Throughout the show, Miki is the one who receives the benefit of the doubt. But not in the traditional sense of the term. Everybody doubts her being responsible for the murder of Hugh as she has already been to prison for the murder of Jasmine, Hugh’s daughter. There is a stench of denial around Savage River that seems to be spreading all around Miki, a stench that makes the people around her think that no one else could kill Hugh but her. After Hugh’s death, his wife Colleen and son Adam concentrated all their hatred on Miki. Senior Sergeant Bill Kirby, as well as Kevin Pattison, believe that Miki killed Hugh. But there is no evidence to base their blame on Miki whatsoever. It is strange how one dark patch can affect the way a person is treated. Nobody tries to settle with a positive mindset and is bent on the negative. Perhaps this is what made Miki accept the charges that were made against her after Jasmine’s death. Sometimes, the mind, after being tired of defending itself, surrenders not to the truth within but to the truth without. In other words, the mind is weighed down by the predominant notion and is unable to process what it knows to be the truth. Rachel does mention in “Savage River” Episode 3 how they put words in Miki’s mouth during her interrogation after Jasmine’s death. So, Miki probably didn’t even realize when she accepted that she was responsible for Jasmine’s death. Furthermore, people are so bent on rage rather than reason that they sometimes overlook crucial missing pieces. For instance, Rachel didn’t realize that a couple of pages from the report of Jasmine’s death were missing. It is only at the end of the last episode that Rachel apologizes to Miki for not checking the report. Her apology is as useless as it can be. Miki spent 10 years in prison due to an incomplete report. After the missing pages were recovered, it was found that Miki was basically innocent. Jasmine didn’t die due to the water in the lungs but due to suffocation. And now, 10 years of Miki’s life are already wasted.


The Past At Play

The way “Savage River” traces its steps backwards feels ineffective. From Jasmine’s death to Hugh Lang’s death to Miki finding Hugh’s body to the knife in Miki’s locker, all these events seem random despite being connected. Furthermore, Miki’s character isn’t that amiable, so it fails to establish a connection with us. Hence, her past ceases to matter—which is necessary for the plot. On the other hand, many events and occurrences that occur in the show appear too obvious and staged. A dead body is falling on Miki out of nowhere, the constant mention of the fireworks, three kids finding an estranged car, an extra-marital affair, and more; it feels like we have all been subjected to them many times before.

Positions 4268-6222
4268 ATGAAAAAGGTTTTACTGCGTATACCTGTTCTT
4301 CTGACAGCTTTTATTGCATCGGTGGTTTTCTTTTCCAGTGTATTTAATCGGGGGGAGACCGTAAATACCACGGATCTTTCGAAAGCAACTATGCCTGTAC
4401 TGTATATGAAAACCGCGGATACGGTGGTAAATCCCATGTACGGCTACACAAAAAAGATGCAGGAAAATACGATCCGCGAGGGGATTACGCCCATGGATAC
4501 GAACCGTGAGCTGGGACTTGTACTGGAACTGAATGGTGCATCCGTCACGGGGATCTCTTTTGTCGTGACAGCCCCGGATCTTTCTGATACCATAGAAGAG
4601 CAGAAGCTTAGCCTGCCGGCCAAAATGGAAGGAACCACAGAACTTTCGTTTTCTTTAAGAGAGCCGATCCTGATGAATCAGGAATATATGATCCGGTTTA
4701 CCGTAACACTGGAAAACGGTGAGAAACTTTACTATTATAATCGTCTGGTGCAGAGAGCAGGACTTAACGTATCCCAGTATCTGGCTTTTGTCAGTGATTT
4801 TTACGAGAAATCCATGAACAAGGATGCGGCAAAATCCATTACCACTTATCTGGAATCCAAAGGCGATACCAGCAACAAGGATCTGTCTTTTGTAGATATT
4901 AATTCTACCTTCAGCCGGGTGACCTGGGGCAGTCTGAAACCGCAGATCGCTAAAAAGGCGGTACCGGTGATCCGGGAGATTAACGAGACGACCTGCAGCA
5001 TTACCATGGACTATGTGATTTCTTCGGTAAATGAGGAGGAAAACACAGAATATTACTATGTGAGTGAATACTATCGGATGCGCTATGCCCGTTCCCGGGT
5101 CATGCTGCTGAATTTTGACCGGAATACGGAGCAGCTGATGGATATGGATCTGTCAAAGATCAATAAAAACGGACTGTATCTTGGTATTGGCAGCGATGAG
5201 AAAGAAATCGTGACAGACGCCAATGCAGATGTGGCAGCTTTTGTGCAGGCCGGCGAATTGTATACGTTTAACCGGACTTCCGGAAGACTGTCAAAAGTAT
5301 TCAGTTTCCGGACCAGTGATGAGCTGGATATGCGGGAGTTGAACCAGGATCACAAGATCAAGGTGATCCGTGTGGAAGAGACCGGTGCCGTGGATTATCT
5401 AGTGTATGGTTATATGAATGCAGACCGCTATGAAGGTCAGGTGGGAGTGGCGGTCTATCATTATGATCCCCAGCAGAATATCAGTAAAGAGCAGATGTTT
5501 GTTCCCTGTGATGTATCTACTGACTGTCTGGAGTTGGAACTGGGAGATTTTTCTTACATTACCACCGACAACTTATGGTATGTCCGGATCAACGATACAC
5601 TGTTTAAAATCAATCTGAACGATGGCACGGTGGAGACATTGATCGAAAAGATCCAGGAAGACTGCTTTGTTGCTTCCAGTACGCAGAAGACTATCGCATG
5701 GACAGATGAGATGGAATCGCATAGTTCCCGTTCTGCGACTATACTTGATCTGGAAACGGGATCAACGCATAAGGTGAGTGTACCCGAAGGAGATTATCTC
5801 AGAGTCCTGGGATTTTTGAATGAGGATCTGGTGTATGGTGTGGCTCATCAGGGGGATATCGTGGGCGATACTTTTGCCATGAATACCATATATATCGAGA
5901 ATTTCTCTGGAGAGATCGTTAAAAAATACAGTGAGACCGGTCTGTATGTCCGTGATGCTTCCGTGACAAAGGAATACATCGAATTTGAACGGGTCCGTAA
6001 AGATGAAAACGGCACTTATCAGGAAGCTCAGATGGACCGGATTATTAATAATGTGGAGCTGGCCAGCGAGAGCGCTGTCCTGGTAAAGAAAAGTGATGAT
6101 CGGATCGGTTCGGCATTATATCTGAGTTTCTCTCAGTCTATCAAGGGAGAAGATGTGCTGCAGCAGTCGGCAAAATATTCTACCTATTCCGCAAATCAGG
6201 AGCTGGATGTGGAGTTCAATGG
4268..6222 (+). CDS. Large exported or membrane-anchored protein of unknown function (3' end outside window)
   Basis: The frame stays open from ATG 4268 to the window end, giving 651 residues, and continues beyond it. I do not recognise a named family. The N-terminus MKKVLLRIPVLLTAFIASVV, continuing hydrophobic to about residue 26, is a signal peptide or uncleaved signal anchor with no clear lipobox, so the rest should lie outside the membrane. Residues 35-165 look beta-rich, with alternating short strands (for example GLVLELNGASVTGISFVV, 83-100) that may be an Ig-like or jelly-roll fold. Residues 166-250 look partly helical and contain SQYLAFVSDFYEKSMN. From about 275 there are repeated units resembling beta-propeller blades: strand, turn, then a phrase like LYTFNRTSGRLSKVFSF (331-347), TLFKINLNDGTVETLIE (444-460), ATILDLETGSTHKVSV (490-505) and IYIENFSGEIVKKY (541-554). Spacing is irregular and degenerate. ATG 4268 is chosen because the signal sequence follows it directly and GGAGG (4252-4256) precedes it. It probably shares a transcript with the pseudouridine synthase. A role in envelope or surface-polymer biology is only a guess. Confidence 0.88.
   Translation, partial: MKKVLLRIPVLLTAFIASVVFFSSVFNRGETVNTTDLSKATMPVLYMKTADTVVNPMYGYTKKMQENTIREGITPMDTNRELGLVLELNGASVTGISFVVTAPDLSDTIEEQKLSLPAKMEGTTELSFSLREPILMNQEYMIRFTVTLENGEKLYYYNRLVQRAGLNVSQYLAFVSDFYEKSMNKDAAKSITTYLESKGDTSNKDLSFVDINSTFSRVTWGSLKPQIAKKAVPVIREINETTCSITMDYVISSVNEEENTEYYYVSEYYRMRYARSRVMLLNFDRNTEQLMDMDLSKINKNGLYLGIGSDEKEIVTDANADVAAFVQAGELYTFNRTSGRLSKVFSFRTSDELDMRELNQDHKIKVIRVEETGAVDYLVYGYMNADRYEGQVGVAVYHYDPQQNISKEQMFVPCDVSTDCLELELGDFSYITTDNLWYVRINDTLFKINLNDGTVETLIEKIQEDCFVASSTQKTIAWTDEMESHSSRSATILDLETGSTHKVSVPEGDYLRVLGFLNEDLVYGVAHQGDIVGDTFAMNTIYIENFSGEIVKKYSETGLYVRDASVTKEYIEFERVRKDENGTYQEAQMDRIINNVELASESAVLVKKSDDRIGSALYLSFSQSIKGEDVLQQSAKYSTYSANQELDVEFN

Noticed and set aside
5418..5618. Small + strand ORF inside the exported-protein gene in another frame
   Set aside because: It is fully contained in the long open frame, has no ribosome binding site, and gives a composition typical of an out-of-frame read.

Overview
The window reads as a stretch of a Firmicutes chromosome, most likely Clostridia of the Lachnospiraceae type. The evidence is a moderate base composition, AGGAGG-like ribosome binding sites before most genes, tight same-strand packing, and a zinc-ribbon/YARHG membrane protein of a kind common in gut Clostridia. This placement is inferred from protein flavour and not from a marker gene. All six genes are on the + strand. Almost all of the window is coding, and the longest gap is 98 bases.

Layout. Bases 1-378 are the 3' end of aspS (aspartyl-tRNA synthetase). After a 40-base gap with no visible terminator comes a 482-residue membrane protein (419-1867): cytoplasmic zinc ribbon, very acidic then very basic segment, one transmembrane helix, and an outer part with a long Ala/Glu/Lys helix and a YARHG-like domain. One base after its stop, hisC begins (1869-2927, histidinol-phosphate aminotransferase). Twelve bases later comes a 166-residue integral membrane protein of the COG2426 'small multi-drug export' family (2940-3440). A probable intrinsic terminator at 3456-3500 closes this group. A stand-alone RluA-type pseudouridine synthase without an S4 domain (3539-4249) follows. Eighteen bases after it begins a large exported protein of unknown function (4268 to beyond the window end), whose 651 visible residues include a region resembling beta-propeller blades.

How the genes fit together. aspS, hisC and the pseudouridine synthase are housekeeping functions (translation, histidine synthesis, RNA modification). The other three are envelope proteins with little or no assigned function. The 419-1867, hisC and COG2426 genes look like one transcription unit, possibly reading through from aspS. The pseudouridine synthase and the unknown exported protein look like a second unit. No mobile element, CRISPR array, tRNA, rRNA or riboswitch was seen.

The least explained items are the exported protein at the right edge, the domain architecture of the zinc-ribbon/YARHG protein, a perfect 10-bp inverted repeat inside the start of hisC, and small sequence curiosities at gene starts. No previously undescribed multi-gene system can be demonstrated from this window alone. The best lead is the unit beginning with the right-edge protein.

In “Savage River” Episode 6, it is revealed that it was Bill Kirby’s son, Connor, who killed Hugh because the latter had found out about the former’s relationship with the latter’s daughter, Jasmine. Hugh confronted Connor about it, and Connor killed him because he didn’t want the word to spread. However, what the show doesn’t reveal clearly is what happened to Jasmine. We are told that she might have suffocated to death and didn’t due to water in her lungs. Did Connor kill her, then? It doesn’t matter, not for the show, at least. It instead rejoices in the possibility that Miki might be proven innocent after serving 10 years in prison. And what’s worse is that Connor’s death further prevents the revelation of the real reason for Jasmine’s death. Connor may have admitted asphyxiating her (so that she doesn’t reveal their relationship to the world), known how she died or thrown at least some light on the darkness surrounding Jasmine’s death.


‘Savage River’ Ending Explained: Is Miki Anderson Proven To Be Innocent?

In short, no. She rather may not have been responsible for the death of her friend Jasmine. And while the show tries to leave an open ending and keep things hanging, there is a certain incompleteness to the narrative that makes the open-ending feel like a burden. Miki didn’t kill Hugh Lane for sure, but for the people of Savage River, she will probably remain responsible for Jasmine’s death. Maybe she knows it, and that is why she leaves Savage River. She knows that the neighborhood won’t have peace as long as she is there, and neither will she. And even though Rachel tells her that her innocence can be proven, Miki will always be guilty to some people until she is proven innocent, whatever the truth.

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Shubhabrata Dutta
Shubhabrata Dutta
Shubhabrata’s greatest regret is the fact that he won’t be able to watch every movie and show ever made. And when he isn’t watching a movie or a show, he is busy thinking about them and how they are made; all while taking care of his hobbies. These include the usual suspects i.e. songs, long walks, books and PC games.